Little Fire Ant Problem? Coquis to the Rescue!

Feb 27, 2014 | Updated Apr 21, 2014

It's great news that the Hawaii legislature is taking the little fire ant problem seriously. This noxious species is a real pest that deserves attention. It lives on the ground where it can sting cattle and horses and dogs, and even cause blindness in pets, and it also lives up in the tops of trees where they can rain down on people as they walk underneath or pick fruit.

This is a true pest, unlike cattle egrets and barn owls, which the government also wants to eradicate. Little Fire Ants are also not like strawberry guava, a fruit tree that is targeted by the government for eradication using a biocontrol scale insect attack; or delicious banana poka, a passionfruit relative that is being destroyed by application of a biocontrol fungus; or mangrove trees, shoreline protectors and fish nurseries that were poisoned by herbicide by local "environmentalists," assisted by the government and Monsanto and BASF, and left to rot along the shoreline. Strawberry guava, banana poka and mangrove trees are all useful and beneficial species that admittedly needed control, and would have been tolerated had they been native species. However, since they were brought to Hawaii by human assistance, they are considered "invasive species" which "don't belong" in Hawaii, and are used, not for the natural functions which they offer, but to attract funding for their destruction.

So it is refreshing when the government actually gives some attention to a real pest, one that we would want to kill, regardless of where it comes from. If little fire ants were "native," they would still deserve our wrath. They would still sting and hurt. And while some hardcore biologists and environmentalists might argue to save them because, if they were native, they would "belong" in Hawaii, most sensible people would still call for their eradication.

As scientists try to discover ways to battle this stinging ant, they will research different chemical and biological control methods. Fortunately, we already have in Hawaii an excellent biocontrol for these terrible ants. It's a predator of all types of ants and lives up in the treetops, where the little fire ants also live. It is a voracious insect predator and enjoys our climate and does very well here. Scientists at Utah State University have studied this insect predator and have found over 50 fire ants in the stomach contents of one of the subjects. A Kehei plant nurseryman told me he had had a fire ant infestation that was gone once these predators moved in.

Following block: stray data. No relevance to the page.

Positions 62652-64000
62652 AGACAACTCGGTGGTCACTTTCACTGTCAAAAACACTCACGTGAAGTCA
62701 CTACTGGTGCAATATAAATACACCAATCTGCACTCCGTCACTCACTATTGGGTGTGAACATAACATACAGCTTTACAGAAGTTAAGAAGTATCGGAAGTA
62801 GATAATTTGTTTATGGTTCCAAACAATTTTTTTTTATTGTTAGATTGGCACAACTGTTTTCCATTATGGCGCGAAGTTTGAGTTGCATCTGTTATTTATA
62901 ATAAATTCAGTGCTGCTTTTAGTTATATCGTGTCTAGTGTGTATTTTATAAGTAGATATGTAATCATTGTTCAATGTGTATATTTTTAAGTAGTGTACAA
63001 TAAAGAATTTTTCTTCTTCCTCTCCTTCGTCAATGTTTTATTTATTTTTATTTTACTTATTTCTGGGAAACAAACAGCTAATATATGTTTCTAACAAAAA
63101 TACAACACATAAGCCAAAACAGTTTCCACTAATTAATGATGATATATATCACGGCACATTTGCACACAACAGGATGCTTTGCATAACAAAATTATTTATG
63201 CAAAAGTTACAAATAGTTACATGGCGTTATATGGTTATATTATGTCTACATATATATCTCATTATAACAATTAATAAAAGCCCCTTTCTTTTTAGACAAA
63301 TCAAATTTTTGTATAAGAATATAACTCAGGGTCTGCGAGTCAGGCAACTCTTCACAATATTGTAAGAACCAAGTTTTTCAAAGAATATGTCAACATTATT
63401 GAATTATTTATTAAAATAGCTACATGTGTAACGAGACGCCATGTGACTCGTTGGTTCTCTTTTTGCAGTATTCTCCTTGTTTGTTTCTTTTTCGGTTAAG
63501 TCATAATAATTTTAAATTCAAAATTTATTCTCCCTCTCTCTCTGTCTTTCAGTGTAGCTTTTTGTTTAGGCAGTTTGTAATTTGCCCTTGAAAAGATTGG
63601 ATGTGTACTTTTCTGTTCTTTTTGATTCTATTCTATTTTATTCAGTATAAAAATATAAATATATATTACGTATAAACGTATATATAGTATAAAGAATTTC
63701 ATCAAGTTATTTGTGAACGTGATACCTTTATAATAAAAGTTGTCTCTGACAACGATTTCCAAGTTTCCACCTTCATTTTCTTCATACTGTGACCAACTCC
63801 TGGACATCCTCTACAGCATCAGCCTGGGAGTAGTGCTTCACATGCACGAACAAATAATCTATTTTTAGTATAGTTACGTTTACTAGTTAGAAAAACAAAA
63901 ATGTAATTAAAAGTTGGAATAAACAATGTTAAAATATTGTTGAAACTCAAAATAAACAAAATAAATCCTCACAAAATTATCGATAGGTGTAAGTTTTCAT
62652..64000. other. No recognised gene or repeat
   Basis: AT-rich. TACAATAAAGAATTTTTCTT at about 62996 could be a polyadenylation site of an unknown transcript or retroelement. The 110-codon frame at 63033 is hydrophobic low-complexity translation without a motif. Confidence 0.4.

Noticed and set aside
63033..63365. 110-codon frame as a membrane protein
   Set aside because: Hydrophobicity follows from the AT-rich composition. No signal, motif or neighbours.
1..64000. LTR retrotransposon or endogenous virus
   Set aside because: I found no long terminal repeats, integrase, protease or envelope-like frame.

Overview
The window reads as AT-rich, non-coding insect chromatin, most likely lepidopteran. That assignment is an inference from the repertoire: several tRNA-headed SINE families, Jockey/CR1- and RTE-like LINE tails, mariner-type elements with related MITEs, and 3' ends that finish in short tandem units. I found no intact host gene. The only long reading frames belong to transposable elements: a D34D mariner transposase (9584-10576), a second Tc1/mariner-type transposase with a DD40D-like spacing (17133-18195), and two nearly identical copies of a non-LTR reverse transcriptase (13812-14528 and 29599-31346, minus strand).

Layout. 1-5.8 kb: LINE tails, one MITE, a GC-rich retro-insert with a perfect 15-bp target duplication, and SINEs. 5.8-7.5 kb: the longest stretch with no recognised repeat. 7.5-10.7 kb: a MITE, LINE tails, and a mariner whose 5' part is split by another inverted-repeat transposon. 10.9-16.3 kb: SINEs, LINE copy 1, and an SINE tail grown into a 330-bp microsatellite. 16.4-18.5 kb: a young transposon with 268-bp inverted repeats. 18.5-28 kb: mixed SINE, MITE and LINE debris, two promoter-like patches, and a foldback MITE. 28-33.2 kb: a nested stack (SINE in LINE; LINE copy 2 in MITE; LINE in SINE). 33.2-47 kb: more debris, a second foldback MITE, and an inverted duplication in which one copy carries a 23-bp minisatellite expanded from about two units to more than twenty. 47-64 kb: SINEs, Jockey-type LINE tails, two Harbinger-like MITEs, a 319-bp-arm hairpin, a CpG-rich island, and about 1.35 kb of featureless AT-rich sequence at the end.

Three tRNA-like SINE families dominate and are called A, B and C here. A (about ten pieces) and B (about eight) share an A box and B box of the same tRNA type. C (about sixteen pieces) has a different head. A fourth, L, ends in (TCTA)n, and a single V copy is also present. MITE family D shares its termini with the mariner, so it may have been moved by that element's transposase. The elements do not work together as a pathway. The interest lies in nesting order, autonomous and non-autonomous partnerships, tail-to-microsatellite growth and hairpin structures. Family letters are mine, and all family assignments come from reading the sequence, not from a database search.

But there's a catch. This fire ant predator is not native to Hawaii, and has itself been the subject of a multi-million dollar eradication campaign that still diverts much of the funding for invasive species control. It also sings at night, which disturbs some residents, although the sound is also loved by many residents who live with these animals and by the millions of people who enjoy these animals in their native country.

It's the coqui tree frog.

Of course, since the coqui is the poster child for invasive species in Hawaii, it will be politically incorrect to tell the public that these frogs may help reduce fire ants on your property. You can never say anything positive about a species once it is labeled "invasive." It becomes the enemy of the state, and nothing it does can be considered beneficial. Same story with the strawberry guava, banana poka and mangrove. This dogmatic, black-and-white approach is not only ridiculous and unscientific, it is also environmentally harmful and wasteful of our natural resources.

Naturally, coquis will not eradicate the ants, only control them, the same with all biocontrol agents. But we need all the help we can get, even if it comes from Puerto Rico.